… While capitalism at last stands electorally victorious and philosophically without serious rival, its performance has become manifestly unsatisfactory. Its core credential of steadily rising general living standards has been badly tarnished: a majority now expect their children’s lives to be worse than their own. It is time for “The Future of Capitalism”. Unfortunately, nobody has yet successfully written that book. In its absence, I will try to weave something from the strands of recent contributions to the field.
Whatever emerges will not be a new ideology. If Levinson is not enough to convince you, try Jonathan Tepperman’s The Fix. His title refers not to our current mess, but to ten case studies of how some political leaders really have transformed situations for the better. Tepperman searches for the formula by which these people have remedied serious problems. The cases are valuable in their own right: many leaders could learn from how Lee Kwan Yew drove out corruption in Singapore, how Pierre Trudeau defused Québécois separatism, and how Paul Kagame rebuilt cultural identities in Rwanda. But for present purposes it is Tepperman’s conclusion that is valuable: eschew ideology; focus on pragmatic solutions to core problems, adjust as you go, but be as tough as is necessary. A viable future for capitalism will cut across the ideological baggage of the twentieth century: forget Left versus Right, set aside the familiar pious moralizing and start from the problems. As Tepperman argues, the leaders who stuck rigorously to this approach initially faced intense criticism. Pragmatism is guaranteed to offend the ideologues of every persuasion and they are the people who dominate the media. [Link]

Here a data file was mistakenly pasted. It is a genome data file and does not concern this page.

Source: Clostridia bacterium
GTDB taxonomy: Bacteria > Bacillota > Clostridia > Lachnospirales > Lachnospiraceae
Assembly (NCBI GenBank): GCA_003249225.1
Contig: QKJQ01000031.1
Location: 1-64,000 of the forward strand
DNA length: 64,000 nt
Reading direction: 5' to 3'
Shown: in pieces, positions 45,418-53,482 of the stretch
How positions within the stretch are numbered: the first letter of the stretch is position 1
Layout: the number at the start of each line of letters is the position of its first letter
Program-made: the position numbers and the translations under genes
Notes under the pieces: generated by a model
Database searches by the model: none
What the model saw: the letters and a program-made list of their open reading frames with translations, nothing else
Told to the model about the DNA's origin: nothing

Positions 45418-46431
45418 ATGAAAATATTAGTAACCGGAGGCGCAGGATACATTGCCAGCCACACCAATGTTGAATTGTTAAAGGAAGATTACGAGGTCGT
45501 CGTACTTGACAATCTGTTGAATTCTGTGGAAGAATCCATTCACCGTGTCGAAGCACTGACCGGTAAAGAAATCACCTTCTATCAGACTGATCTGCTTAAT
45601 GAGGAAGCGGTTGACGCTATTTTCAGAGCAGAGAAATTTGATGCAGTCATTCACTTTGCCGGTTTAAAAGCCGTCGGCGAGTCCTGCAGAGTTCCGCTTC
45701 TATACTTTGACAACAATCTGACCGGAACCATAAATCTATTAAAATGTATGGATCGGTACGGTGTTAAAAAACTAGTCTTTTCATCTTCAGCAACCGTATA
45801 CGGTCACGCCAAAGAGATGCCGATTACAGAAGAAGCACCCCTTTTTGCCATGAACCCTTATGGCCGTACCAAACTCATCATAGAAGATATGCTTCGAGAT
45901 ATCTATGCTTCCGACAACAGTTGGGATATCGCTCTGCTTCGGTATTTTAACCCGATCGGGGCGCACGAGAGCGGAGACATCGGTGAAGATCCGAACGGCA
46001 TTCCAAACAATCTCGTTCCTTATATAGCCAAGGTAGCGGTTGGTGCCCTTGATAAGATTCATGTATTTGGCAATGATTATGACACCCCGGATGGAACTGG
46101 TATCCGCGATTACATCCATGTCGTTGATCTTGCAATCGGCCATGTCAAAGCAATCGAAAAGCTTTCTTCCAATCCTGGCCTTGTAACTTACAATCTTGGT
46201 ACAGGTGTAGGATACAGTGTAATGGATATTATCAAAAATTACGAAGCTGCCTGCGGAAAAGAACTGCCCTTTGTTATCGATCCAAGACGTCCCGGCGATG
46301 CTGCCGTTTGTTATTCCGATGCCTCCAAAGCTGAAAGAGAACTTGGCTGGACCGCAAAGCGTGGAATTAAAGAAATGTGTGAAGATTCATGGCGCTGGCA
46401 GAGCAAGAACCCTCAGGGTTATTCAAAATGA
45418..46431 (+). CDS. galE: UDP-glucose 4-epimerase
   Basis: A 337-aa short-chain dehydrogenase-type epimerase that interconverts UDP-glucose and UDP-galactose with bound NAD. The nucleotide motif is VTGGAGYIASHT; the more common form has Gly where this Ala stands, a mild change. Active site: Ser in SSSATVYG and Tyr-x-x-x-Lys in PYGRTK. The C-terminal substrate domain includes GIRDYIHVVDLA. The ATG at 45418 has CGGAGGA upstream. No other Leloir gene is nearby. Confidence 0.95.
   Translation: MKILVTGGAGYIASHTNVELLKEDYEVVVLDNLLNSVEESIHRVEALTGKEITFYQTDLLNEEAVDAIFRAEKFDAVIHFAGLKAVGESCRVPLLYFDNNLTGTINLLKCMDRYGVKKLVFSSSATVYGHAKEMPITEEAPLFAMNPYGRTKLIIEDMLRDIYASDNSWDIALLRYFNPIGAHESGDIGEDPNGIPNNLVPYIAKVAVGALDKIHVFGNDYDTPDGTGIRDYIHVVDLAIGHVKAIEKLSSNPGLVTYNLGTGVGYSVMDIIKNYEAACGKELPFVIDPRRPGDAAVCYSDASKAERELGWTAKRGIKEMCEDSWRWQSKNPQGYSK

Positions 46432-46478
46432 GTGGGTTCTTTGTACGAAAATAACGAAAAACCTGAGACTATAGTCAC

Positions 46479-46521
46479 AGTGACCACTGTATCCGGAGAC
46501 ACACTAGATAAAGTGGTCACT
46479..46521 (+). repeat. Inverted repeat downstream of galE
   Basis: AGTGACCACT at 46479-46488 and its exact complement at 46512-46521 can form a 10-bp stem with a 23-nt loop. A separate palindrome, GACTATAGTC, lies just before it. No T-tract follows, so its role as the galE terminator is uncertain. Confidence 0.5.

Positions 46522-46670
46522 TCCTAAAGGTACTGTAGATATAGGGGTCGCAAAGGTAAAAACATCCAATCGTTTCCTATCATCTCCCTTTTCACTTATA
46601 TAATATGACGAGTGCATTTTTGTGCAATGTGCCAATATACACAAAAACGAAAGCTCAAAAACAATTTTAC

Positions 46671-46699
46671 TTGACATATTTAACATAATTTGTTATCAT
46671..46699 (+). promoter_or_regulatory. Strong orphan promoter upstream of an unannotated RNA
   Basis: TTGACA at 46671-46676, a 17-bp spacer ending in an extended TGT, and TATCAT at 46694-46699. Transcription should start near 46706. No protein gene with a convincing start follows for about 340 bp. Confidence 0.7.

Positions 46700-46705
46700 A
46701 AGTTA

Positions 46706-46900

Did Paul Collier forget Nelson Mandela?
Among the global leaders of today, who comes close to this pragmatic centre?